Gay Newcastle Reunited 2012.

Monika: At that time of your transition did you have any transgender role models that you could follow? What was your knowledge about transgenderism?
Suzie: Very few well-known trans women to look up to. Caroline Cossey was one of them, but I looked to more local trans women for inspiration and support.
I had little knowledge when I was young about what exactly my path was until I went on the gay scene and met my first trans woman. Then it all made sense.
Monika: What was the hardest thing about your coming out?
Suzie: I think family is the hardest thing about coming out, you don’t want to hurt them. You want their acceptance.
Monika: Have you ever been married? Could you tell me about the importance of love in your life?
Suzie: No, I have never been married, but have had several serious relationships. I am single at the moment and I am just enjoying being by myself.
Monika: What do you enjoy most in being a woman?
Suzie: The glamour, the sexiness, the clothes, and shoes.
Monika: Are you active in politics? Do you participate in any lobbying campaigns? Do you think transgender women can make a difference in politics?
Suzie: I think we need to stand up and be counted, but I am not into politics, I find it a waste of time.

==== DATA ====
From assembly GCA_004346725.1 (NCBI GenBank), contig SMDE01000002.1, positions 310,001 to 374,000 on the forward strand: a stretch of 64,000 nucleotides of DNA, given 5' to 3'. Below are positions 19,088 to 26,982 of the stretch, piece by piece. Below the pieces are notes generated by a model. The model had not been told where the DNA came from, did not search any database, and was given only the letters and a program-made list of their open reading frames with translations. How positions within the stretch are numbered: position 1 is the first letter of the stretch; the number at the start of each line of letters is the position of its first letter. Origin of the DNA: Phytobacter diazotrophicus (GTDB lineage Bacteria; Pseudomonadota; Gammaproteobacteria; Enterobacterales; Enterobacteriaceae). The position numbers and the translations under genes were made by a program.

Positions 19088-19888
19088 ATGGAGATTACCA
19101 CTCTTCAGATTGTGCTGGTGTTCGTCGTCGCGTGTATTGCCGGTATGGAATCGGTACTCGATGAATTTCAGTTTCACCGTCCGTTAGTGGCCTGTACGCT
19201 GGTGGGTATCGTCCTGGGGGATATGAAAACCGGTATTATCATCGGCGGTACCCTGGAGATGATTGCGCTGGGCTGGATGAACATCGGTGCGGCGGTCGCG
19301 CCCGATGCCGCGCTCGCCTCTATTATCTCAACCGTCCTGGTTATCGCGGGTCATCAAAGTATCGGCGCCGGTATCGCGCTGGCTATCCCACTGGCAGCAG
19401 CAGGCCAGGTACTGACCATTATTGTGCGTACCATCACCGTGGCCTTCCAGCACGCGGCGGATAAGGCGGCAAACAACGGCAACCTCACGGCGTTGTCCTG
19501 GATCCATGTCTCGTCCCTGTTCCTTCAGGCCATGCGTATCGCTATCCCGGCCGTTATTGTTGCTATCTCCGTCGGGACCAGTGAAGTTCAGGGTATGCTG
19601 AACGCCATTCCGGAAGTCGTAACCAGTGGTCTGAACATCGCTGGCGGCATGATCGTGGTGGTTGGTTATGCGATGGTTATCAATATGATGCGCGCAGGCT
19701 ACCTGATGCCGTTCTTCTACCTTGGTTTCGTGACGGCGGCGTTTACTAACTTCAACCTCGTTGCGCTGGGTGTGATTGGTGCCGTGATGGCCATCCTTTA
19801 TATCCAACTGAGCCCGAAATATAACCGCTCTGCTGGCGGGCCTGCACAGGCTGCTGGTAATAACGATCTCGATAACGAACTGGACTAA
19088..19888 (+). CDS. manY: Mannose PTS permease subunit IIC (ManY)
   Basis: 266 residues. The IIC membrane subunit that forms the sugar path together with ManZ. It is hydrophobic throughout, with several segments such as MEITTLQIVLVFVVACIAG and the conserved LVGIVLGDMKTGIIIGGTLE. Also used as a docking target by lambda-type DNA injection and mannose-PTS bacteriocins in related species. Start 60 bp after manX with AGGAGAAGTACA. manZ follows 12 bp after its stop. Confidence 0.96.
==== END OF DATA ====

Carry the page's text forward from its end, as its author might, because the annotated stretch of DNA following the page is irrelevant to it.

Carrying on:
Calendar Shoot (Miss November) Priscilla Show 2000.

Monika: What do you think about transgender beauty pageants?
Suzie: I think they are OK. I have never been in one. I find beauty comes from within. However, I understand that a lot of trans women have big egos and need to constantly be told how beautiful they are. 
Monika: Do you like fashion? What kind of outfits do you usually wear? Any special fashion designs, colors, or trends?
Suzie: I love fashion. I like to mix it up. It depends on my mood. The joy of being a woman is there is so much to choose from.
Monika: Are you involved in the life of your local LGBT community?
Suzie: From time to time I can be active, I like to support where I can. I look after my elderly grandmother and work full time. So finding time is hard for me, and I try to support online forums and give support to trans women coming out and needing advice.
Monika: Many transgender ladies write their memoirs. Have you ever thought about writing such a book yourself?
Suzie: I have from time to time. I get a little confused as to what would be the best parts to emphasize. I have kept a journal from the age of 17. It’s pretty big and I often go back through it to refresh what I have experienced.
Monika: Could you say that you are a happy woman now?
Suzie: I would say that I am content. I would love to explore the world more.
Monika: Suzie, thank you for the interview!

All the photos: courtesy of Suzie St James.
© 2013 - Monika Kowalska